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Redeveloping Brownfield Properties — A Simple Guide to Success

So — you want to redevelop your brownfield site and you are wondering what steps to consider? If you are a developer, a municipality, or a non-profit organization there are several initial questions and actions to consider. In my experience there are three items that you should always explore: Potential environmental impacts or liabilities; the future reuse of the property; and how to fund the work you need to make your vision a reality. Environmental Due Diligence: In this day and age, with due diligence having been a key topic for decades, it is still surprising to find savvy investors still purchasing properties — some with obvious environmental impacts — without performing their due diligence prior to purchase. I met with one of these last week who purchased by tax sale a very large former industrial property with known impacts. While there are still some mechanisms in place to fund…Log In to Read Full Article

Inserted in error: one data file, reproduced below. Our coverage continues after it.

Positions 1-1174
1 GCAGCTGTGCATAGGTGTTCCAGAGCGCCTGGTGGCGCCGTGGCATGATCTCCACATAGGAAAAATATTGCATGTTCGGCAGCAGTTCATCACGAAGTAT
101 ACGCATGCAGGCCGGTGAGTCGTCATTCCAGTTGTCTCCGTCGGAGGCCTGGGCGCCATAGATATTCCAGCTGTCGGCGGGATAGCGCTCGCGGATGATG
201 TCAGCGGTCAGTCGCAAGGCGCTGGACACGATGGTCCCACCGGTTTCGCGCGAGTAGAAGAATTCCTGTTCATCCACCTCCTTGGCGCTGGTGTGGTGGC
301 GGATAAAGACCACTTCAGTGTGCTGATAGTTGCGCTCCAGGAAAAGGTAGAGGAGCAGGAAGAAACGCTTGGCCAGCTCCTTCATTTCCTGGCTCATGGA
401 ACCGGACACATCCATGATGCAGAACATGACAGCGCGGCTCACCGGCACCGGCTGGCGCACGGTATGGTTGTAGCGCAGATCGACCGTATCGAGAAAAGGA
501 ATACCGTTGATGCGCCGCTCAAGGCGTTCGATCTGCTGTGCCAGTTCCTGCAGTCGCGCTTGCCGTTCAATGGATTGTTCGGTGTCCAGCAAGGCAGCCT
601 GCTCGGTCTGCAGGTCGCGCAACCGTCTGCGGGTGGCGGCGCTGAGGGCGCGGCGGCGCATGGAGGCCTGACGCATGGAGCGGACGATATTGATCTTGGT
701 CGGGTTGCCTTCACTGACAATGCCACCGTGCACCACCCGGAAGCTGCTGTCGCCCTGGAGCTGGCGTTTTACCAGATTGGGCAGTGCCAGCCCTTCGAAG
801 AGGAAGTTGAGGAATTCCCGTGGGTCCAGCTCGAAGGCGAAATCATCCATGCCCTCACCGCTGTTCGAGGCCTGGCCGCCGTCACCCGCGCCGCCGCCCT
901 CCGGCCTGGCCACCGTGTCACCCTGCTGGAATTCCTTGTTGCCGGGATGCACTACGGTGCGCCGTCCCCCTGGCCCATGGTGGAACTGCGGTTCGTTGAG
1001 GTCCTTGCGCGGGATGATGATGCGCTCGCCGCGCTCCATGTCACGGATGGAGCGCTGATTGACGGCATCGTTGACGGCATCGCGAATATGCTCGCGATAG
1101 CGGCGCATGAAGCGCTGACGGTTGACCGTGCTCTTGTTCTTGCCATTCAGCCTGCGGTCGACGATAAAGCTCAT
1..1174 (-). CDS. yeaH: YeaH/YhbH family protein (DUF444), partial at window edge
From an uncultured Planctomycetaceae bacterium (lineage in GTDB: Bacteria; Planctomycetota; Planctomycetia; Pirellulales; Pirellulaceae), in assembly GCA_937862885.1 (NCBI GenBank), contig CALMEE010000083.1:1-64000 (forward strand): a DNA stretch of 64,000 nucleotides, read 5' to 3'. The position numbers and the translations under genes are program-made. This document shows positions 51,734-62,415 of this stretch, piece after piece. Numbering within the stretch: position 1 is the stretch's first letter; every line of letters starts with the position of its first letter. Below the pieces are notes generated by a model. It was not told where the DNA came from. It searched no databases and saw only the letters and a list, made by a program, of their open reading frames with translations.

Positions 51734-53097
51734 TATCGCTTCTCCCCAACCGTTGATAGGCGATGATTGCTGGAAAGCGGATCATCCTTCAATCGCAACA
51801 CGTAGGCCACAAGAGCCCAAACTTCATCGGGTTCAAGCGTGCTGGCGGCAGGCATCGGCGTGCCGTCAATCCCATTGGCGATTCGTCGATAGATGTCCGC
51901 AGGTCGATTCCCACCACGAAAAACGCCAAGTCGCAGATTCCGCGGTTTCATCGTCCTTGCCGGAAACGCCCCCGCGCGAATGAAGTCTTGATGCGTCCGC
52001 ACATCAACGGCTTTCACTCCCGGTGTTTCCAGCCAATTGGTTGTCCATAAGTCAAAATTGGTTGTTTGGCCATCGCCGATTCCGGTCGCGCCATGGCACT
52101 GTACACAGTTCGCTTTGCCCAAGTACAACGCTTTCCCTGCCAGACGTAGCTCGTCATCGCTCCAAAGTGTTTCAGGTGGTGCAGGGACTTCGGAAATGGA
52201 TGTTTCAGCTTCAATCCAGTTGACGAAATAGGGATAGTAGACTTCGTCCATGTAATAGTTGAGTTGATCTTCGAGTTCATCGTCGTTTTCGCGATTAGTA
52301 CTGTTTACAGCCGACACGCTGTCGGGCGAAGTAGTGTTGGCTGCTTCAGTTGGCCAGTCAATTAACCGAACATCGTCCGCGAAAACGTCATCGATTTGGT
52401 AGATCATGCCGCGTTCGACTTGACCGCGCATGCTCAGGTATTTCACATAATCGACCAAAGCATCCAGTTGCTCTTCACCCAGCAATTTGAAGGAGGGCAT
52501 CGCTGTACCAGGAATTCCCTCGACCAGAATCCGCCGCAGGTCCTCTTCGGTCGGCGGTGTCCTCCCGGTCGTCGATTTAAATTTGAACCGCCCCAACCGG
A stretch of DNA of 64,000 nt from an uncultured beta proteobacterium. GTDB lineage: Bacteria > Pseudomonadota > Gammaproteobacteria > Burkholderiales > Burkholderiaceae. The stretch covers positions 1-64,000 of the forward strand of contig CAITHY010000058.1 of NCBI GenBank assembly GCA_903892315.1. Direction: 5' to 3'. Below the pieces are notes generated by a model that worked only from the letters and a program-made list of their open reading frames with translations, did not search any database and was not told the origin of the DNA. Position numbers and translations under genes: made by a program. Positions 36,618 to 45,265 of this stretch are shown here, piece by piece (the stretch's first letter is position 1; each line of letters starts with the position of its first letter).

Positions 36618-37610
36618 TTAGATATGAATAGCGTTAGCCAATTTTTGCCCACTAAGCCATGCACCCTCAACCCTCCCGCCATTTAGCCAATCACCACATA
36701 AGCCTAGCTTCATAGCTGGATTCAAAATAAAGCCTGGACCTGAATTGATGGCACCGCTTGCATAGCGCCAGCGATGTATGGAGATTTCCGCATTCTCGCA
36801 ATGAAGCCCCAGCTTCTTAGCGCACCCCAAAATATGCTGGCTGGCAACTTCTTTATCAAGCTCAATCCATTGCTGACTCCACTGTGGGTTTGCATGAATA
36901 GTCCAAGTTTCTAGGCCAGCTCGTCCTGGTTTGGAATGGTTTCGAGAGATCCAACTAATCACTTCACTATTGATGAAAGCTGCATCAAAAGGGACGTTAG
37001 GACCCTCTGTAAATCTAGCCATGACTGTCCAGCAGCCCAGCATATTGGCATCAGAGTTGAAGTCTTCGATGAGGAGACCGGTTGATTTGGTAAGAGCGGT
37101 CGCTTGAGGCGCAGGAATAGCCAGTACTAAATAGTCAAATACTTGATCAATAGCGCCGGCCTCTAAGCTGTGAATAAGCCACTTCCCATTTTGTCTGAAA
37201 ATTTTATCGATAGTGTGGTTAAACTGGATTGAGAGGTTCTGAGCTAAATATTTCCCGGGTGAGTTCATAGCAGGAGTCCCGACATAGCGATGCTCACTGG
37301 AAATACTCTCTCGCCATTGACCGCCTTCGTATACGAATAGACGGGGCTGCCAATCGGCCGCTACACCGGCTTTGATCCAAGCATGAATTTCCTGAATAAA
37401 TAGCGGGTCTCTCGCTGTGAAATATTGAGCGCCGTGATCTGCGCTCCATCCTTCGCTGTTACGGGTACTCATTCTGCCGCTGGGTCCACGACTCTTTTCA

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Writing for Dollars: Winning Grants for Redevelopment

Securing brownfields redevelopment funding through the U.S. EPA involves a competitive process that requires submitting a grant proposal. The proposal must detail the type of grant sought, the work proposed, the additional funding that could be secured to guarantee completion, how the work will be implemented to safe guard effective… Read more

Oregon Land Bank Is Branching Out in 2016

As in many states throughout the country, the redevelopment of contaminated real property in Oregon’s urban, suburban, and rural communities is a problem. In the Portland metropolitan region alone, there are approximately 2,300 brownfield properties, covering approximately 6,300 acres that represent almost 7% of all commercial/business properties within the Metro… Read more

Brownfield Redevelopment: Problem or Profit?

According to the N BAs (N BA), there are approximately 500,000 and probably more than 1,000,000 brownfield sites in the United States alone, representing 2.5 to 5 million acres. They further estimate that environmental hazards are present in 20 to 50 percent of all existing industrial real estate properties, devaluing… Read more

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